The Simpsons no longer marks the elevation of the sitcom formula to its highest form. These days it's closer to It's Garry Shandling's Show—a very good, self-conscious parody of a sitcom (and itself). Episodes that once would have ended with Homer and Marge bicycling into the sunset (perhaps while Bart gagged in the background) now end with Homer blowing a tranquilizer dart into Marge's neck. The show's still funny, but it hasn't been touching in years. Writer Mike Reiss admitted as much to the New York Times Magazine, conceding that "much of the humanity has leached out of the show over the years. … It hurts to watch it, even if I helped do it."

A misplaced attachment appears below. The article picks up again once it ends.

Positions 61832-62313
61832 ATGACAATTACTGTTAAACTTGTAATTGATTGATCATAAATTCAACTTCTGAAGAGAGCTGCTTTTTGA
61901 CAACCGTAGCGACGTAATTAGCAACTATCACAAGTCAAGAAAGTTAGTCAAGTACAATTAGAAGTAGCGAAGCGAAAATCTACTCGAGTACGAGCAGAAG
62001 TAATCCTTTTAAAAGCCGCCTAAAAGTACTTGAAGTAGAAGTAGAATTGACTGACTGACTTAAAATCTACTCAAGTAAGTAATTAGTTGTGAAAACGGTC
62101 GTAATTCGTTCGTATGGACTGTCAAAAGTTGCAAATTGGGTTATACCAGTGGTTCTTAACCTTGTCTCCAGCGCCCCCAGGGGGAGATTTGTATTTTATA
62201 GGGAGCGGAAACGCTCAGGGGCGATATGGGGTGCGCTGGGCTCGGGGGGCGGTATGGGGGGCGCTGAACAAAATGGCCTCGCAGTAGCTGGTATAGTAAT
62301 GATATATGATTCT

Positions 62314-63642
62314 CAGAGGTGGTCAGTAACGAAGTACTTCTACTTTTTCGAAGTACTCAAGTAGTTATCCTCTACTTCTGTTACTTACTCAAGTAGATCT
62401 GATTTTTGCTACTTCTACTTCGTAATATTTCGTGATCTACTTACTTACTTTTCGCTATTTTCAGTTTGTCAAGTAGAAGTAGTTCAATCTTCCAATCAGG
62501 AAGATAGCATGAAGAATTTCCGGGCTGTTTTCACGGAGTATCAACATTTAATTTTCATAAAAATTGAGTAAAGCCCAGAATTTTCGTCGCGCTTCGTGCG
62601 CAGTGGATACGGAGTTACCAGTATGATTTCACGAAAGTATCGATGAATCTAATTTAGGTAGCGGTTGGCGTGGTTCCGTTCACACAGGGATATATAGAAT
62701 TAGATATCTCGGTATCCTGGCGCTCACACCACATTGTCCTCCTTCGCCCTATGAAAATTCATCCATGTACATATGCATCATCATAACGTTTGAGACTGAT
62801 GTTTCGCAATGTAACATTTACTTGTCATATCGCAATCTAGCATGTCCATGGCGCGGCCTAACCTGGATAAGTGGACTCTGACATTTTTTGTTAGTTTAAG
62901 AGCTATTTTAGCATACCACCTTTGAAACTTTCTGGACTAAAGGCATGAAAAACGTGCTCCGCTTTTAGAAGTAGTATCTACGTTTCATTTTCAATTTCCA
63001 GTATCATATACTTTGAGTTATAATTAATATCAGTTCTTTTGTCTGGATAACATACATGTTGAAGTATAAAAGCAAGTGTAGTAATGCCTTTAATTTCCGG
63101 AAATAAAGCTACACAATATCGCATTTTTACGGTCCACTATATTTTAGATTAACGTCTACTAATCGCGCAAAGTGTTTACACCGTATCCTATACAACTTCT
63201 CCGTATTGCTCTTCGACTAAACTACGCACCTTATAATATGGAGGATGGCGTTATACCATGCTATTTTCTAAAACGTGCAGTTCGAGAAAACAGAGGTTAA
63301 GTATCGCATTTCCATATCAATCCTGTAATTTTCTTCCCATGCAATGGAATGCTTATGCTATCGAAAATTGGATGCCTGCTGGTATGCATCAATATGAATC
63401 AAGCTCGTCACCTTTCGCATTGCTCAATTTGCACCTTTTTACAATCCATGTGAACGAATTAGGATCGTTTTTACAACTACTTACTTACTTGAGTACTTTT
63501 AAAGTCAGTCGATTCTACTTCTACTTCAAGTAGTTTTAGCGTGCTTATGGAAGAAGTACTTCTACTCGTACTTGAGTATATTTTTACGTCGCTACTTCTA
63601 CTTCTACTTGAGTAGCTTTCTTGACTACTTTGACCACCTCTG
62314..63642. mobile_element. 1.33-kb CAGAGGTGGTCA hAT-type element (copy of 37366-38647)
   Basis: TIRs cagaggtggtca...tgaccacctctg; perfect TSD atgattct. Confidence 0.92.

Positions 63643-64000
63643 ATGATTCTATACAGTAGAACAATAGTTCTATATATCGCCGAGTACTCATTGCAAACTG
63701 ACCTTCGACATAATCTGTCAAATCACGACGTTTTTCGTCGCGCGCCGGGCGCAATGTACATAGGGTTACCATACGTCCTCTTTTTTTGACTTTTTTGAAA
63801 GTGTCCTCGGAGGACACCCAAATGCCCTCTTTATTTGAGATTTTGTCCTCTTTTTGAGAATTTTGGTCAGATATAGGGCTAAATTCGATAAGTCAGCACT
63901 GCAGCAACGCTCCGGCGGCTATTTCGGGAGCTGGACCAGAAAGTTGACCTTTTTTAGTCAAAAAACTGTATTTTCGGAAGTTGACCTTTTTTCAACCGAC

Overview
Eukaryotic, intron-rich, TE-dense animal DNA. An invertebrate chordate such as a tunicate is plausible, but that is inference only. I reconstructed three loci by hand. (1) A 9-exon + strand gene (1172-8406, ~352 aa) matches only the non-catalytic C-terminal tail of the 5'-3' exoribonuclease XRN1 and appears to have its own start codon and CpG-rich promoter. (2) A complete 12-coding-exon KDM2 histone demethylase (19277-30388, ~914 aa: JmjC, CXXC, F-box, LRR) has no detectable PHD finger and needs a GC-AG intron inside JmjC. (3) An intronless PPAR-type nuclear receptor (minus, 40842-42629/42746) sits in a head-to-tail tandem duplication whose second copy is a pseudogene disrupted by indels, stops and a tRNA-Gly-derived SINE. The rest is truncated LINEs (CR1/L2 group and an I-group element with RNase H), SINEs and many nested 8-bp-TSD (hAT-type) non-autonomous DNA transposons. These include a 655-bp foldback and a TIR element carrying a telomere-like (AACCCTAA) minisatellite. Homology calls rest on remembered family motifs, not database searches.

But can you blame one person for it? It would be nice to finger Maxtone-Graham, who gave a jaw-dropping interview to London's Independent in 1998. In it, he admitted to hardly ever watching The Simpsons before he joined the staff in 1995, to brazenly flouting Groening's rules for the show (including saying he "loved" an episode that Groening had his name removed from), and to open disdain for fans, saying, "Go figure! That's why they're on the Internet and we're writing the show." But just because Maxtone-Graham is a jerk (or at the very least, shows colossally bad judgment in front of an interviewer) doesn't mean he's a bad writer. On top of that, a show like The Simpsons is the product of so many creative individuals that it's difficult to blame one person—even Scully, the onetime executive producer—for anything.